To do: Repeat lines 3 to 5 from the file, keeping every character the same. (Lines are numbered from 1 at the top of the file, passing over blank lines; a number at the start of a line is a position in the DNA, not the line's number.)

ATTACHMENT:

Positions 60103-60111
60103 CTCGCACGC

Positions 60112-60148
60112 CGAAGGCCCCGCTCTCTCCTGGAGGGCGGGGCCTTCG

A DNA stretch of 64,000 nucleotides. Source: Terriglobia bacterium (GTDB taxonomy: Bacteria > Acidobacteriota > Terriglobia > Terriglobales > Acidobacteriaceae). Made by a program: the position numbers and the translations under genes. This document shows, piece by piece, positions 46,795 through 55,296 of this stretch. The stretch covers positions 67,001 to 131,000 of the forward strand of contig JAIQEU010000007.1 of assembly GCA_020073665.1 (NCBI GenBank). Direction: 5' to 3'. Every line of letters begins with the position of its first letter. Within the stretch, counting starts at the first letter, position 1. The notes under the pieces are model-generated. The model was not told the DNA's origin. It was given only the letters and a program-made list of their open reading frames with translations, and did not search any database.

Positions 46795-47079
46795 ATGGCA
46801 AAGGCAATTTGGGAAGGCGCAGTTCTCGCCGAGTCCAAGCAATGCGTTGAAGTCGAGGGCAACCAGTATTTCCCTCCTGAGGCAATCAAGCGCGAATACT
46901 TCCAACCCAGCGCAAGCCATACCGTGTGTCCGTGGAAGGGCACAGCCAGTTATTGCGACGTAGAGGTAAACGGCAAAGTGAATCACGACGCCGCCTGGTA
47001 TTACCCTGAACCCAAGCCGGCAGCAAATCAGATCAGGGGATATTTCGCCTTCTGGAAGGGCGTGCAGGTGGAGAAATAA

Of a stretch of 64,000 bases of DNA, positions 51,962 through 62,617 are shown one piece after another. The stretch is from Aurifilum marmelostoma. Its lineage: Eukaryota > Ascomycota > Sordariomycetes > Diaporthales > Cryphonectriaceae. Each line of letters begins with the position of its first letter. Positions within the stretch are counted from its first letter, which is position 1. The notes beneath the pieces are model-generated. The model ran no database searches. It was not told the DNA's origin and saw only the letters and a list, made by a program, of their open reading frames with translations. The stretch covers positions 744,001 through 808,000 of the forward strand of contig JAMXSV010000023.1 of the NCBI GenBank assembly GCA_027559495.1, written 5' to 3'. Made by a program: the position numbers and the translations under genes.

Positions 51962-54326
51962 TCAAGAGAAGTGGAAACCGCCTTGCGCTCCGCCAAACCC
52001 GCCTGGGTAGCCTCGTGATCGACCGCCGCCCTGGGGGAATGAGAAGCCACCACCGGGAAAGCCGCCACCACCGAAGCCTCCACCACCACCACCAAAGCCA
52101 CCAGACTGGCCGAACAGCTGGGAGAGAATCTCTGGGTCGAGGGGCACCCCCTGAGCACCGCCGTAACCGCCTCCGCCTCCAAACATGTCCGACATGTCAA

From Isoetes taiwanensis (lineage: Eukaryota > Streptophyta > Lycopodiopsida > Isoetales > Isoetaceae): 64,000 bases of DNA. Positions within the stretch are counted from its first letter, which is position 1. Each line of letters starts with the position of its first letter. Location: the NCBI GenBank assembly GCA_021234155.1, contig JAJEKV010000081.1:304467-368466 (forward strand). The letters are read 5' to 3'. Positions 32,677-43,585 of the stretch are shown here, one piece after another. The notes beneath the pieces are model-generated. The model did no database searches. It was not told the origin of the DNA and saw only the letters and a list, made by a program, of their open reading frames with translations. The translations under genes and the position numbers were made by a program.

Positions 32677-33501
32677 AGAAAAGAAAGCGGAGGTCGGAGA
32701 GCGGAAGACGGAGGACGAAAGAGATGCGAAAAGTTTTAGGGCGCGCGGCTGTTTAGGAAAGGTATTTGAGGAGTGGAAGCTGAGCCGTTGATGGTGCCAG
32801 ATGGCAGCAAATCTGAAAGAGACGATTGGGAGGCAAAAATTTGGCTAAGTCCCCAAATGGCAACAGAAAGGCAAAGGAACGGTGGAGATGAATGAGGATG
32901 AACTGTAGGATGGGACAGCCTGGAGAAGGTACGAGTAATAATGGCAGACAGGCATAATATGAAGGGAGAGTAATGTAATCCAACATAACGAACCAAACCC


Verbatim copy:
Positions 60112-60148
60112 CGAAGGCCCCGCTCTCTCCTGGAGGGCGGGGCCTTCG

A DNA stretch of 64,000 nucleotides. Source: Terriglobia bacterium (GTDB taxonomy: Bacteria > Acidobacteriota > Terriglobia > Terriglobales > Acidobacteriaceae). Made by a program: the position numbers and the translations under genes. This document shows, piece by piece, positions 46,795 through 55,296 of this stretch. The stretch covers positions 67,001 to 131,000 of the forward strand of contig JAIQEU010000007.1 of assembly GCA_020073665.1 (NCBI GenBank). Direction: 5' to 3'. Every line of letters begins with the position of its first letter. Within the stretch, counting starts at the first letter, position 1. The notes under the pieces are model-generated. The model was not told the DNA's origin. It was given only the letters and a program-made list of their open reading frames with translations, and did not search any database.